A Theory Exploring the Effect of Intermittent Slab Turbulence on Cosmic-ray Transport in Turbulence Dominated by a 2D Component
Dr. Jakobus A. le Roux
Department of Physics and CSPAR
17 September 2010
218 Shelby Center
3:00 (Refreshements at 2:30)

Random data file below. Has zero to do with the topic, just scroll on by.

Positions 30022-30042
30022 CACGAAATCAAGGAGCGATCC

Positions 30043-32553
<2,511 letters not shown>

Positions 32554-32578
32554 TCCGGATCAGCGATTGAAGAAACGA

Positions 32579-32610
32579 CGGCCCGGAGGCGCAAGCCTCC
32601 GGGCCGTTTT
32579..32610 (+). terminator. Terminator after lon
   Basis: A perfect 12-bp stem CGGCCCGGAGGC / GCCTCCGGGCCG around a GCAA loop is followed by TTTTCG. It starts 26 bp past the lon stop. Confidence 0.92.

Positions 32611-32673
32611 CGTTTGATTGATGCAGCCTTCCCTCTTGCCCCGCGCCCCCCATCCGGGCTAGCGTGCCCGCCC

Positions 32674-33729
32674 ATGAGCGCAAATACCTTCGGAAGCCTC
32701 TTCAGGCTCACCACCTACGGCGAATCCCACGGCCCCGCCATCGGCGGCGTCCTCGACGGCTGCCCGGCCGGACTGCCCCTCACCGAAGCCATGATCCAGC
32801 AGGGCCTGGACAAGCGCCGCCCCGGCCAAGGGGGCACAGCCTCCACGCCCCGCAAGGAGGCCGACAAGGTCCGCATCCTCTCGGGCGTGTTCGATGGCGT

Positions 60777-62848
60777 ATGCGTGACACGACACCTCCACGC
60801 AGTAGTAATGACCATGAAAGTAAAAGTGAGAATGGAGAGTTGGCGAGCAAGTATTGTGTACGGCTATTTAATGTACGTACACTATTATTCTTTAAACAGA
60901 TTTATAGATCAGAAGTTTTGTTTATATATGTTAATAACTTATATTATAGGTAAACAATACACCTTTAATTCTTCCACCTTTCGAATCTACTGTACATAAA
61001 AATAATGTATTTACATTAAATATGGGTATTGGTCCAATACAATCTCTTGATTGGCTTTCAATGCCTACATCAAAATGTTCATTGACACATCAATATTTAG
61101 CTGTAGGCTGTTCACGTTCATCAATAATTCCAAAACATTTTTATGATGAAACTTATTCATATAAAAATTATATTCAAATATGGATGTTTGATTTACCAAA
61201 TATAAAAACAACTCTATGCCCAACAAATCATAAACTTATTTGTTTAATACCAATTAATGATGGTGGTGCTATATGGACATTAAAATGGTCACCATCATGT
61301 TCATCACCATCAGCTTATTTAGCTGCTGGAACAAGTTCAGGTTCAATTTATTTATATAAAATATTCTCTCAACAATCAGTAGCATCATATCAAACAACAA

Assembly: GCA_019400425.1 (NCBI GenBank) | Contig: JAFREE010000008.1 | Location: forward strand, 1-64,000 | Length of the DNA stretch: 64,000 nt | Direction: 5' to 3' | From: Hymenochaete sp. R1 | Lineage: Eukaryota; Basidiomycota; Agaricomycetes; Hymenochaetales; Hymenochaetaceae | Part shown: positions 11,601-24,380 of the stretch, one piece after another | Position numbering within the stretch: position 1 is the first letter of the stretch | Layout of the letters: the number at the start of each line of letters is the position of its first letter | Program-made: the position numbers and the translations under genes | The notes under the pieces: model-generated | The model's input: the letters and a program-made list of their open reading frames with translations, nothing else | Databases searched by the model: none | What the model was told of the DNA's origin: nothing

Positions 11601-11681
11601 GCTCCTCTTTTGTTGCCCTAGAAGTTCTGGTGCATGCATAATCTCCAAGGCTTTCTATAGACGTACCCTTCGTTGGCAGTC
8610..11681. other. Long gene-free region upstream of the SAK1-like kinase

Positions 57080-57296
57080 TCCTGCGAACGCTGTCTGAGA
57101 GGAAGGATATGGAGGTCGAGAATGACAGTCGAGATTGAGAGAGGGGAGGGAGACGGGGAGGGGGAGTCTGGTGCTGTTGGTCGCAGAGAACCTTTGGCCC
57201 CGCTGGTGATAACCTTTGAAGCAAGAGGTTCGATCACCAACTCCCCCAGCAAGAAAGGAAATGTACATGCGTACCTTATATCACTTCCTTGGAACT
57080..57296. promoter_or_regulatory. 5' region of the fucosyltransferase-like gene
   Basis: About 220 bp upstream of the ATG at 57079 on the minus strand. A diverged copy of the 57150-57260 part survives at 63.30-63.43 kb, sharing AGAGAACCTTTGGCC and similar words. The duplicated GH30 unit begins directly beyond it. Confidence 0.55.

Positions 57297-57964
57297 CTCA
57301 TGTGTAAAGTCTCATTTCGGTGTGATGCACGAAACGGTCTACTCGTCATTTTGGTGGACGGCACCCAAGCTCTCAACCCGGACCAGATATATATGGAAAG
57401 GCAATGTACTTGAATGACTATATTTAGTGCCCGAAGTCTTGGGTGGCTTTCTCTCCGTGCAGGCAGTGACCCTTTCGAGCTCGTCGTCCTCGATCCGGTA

In previous work on perpendicular diffusion of cosmic rays, a promising theory known as the nonlinear guiding center (NLGC) theory was developed for cosmic rays diffusing along meandering magnetic field lines [Matthaeus et al., 2003]. This theory was the first that showed promise in reproducing diffusion derived from cosmic ray trajectory calculations in prescribed static, random linear wave, 3D MHD turbulence consisting of a dominant 2D turbulence component and a minor slab turbulence component. Such a turbulence model is considered to be a good first order approximation of nearly incompressible low frequency Alfvenic turbulence found in quiet solar wind conditions near Earth. However, in NLGC theory it is assumed turbulence is uniform in the sense that it sustains a single characteristic pitch-angle scattering time as cosmic rays interact gyroresonantly with uniform small-scale slab turbulence and diffusive along the mostly 2D meandering magnetic field. In reality, the solar wind plasma medium is nonuniform. Intermittent energetic particle beam formation is expected to result in stochastic wave growth so that intermittent patches of intense small-scale slab turbulence are generated. Cosmic ray scattering times are reduced and particle trapping occur in these patches as a consequence. To address this possibility, a generalized version of NLGC theory was developed that specifies a distribution of cosmic ray scattering times associated with intermittent slab turbulence. Whereas original NLGC theory based on uniform turbulence predicted perpendicular cosmic-ray diffusion to be normal, generalized NLGC theory assuming intermittent slab turbulence suggests that cosmic ray diffusion will be nondiffusive (sub- or super-diffusive) during intermediate times. The deviation from normal diffusion depends on sensitively on the distribution of scattering times (the nature of intermittent slab turbulence) and the slope of the energy-containing range of the power spectrum of 2D turbulence (characteristics of the meandering 2D magnetic field).
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